Carl Djerassi (1923–2015)

The inventor of the birth control pill Carl Djerassi was a self-declared workaholic and a keen art collector.

Carl Djerassi (1923–2015), inventor of the birth control pill

“Sixty four — ancient for a drug but still sprightly for many a woman,” Carl Djerassi observed in ‘The pill, chimps and degas’ horse’, one of his three volumes of autobiography, published in 1992.

The inventor of “the pill” died in January 2015, aged 91, only a few months before the 64th birthday of his landmark drug. He led the team that accomplished the first synthesis of a steroid oral contraceptive, working at Syntex in Mexico City, on 15 October 1951, when he was 27. The patent application for norethindrone was filed the following month, and norethindrone went on the market in 1957.

“Through luck and right timing I was involved from the beginning with one of the most important technosocial achievements of the post-war years: the pill,” he said.

But adversity played a part in him finding himself in the right place at the right time. “I would not have become a chemist if I hadn’t been born a Jew in Vienna,” he wrote in his autobiography. “I didn’t have any childhood chemistry sets; I never blew up our basement; prior to my 16th birthday I never did any chemistry nor did I have a single chemical ‘hero’ not even Marie Curie.”

Carl’s parents, Sam Djerassi, a Bulgarian, and Austrian Alice Friedmann, were both Jewish and met at medical school in Vienna, where Carl was born on 29 October 1923.

His parents divorced when he was young and Carl and his mother left Austria to escape the Nazis, arriving in New York in December 1939 with US$20. Carl was 16.

After a year at Newark Junior College, he wrote to US First Lady Eleanor Roosevelt saying he needed a room, board and tuition scholarship to continue his studies and was given one by Tarkio College, Missouri. In 1941, when he was not yet 18, he moved to Kenyon College, Ohio, determined to get his bachelor’s degree within the year.

Browsing brochures in the office of the doctor his mother was working with, he discovered there were many pharmaceutical companies located in New Jersey and he wrote to every one he could find asking for a job and was offered one by CIBA.

“It was in Summit, New Jersey, that I crossed my Rubicon into organic chemistry,” he said.

“In less than a year we discovered one of the first antihistamines — pyribenzamine”.

After a year at CIBA he left for the University of Wisconsin and, by the age of 22, he had a PhD, American citizenship and a wife, Virginia Jeremiah, who he married when he was 19 and still a virgin.

The marriage ended in divorce in 1950 after a woman he had been having an affair with, Norma Lundholm, became pregnant. “Ironic, I know, condom failure,” said Djerassi. They married the same year and had two children, Pamela, an artist, who killed herself in 1978 aged 28, and Dale.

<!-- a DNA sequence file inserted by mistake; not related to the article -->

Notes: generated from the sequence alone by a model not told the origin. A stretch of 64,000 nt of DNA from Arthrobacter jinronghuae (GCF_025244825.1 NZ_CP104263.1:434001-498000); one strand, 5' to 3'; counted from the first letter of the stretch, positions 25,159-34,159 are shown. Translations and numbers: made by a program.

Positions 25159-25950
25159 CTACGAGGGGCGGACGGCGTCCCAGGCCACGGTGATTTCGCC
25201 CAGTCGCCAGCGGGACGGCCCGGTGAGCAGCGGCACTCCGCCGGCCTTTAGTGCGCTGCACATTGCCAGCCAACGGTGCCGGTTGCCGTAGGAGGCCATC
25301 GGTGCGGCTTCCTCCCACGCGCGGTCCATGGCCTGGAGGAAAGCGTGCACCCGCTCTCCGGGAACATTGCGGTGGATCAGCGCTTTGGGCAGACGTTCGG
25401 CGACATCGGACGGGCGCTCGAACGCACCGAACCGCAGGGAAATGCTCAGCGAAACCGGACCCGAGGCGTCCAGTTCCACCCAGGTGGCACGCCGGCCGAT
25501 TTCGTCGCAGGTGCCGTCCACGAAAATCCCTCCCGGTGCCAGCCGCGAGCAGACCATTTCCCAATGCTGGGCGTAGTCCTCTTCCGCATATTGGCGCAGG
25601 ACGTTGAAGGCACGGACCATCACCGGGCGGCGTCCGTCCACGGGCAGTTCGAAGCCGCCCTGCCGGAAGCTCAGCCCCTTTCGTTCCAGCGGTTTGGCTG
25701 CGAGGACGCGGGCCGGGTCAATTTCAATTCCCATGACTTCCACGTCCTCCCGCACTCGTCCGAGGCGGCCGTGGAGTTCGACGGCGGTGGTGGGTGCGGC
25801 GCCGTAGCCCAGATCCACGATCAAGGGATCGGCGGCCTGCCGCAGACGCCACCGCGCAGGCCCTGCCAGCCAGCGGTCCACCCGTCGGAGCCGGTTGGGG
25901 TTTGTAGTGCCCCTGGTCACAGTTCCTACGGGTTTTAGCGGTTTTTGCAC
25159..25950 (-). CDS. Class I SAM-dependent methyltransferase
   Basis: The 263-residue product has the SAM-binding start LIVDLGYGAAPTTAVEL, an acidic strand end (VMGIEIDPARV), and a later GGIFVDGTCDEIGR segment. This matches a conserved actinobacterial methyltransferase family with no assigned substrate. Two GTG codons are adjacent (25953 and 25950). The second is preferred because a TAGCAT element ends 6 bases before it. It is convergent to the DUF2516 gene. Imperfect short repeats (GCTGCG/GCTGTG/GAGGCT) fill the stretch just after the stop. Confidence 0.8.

They divorced, acrimoniously, in 1976 and were still not speaking at the time of their daughter’s suicide.

Later, in 1985, he married the biographer, Diane Middlebrook, who died in 2007.

In 1949, he accepted an invitation from Syntex in Mexico City to launch a chemical research programme to develop a synthesis of cortisone from the yam-derived plant steroid diosgenin.

Recalling this move, in ‘The politics of contraception’, published in 1979, Djerassi wrote: “I was young and willing to gamble on a few years in Mexico — partly because living in another country appealed to me and also I felt that any scientific achievement from a laboratory in Mexico was likely, upon publication, to make a much bigger impression on academia than coming from the usual laboratories in North America and Europe.”

Satisfied with the speed with which “the pill” was widely adopted, he lamented what he saw as a falling off in research into contraception after its arrival. “‘The pill’ was born at the best possible time and matured at the worst,” he wrote in ‘The pill, chimps and degas’ horse’. “It was synthesised at the heyday of new drugs. Pharmaceutical companies, the media and the public proclaimed and accepted the benefits of post-war chemotherapeutic revolution with barely a reservation.” But a 1998 survey of research priorities of major pharmaceutical companies found that contraception was not even among the top 35, a situation he considered “tragic”.

In 1959, Djerassi became president of Syntex Laboratories in Mexico City and joined the chemistry department at Stanford University where he taught until 2002. In 1968, he founded Zoecon, a company which pioneered biological pest control. He became rich, partly thanks to shares in Syntex and called his Californian home SMIP — “Syntex made it possible”.

The self-declared workaholic said: “I have always displayed a tendency for intellectual bigamy; indeed polygamy.” Djerassi devoted the latter part of his life to collecting art, notably Paul Klee, and writing plays and novels as well as reflections on the implications of his discovery. He also founded a retreat centre for artists in memory of his daughter.

Addressing students at Stanford University in 1995, he hoped a similar path would be open to chemists of the future. “A person able to cope with science and also work in art is a much more interesting person,” he said. He is survived by his son, Dale.

Last updated
The Pharmaceutical Journal, PJ, 14 March 2015, Vol 294, No 7853;294(7853):DOI:10.1211/PJ.2015.20067981

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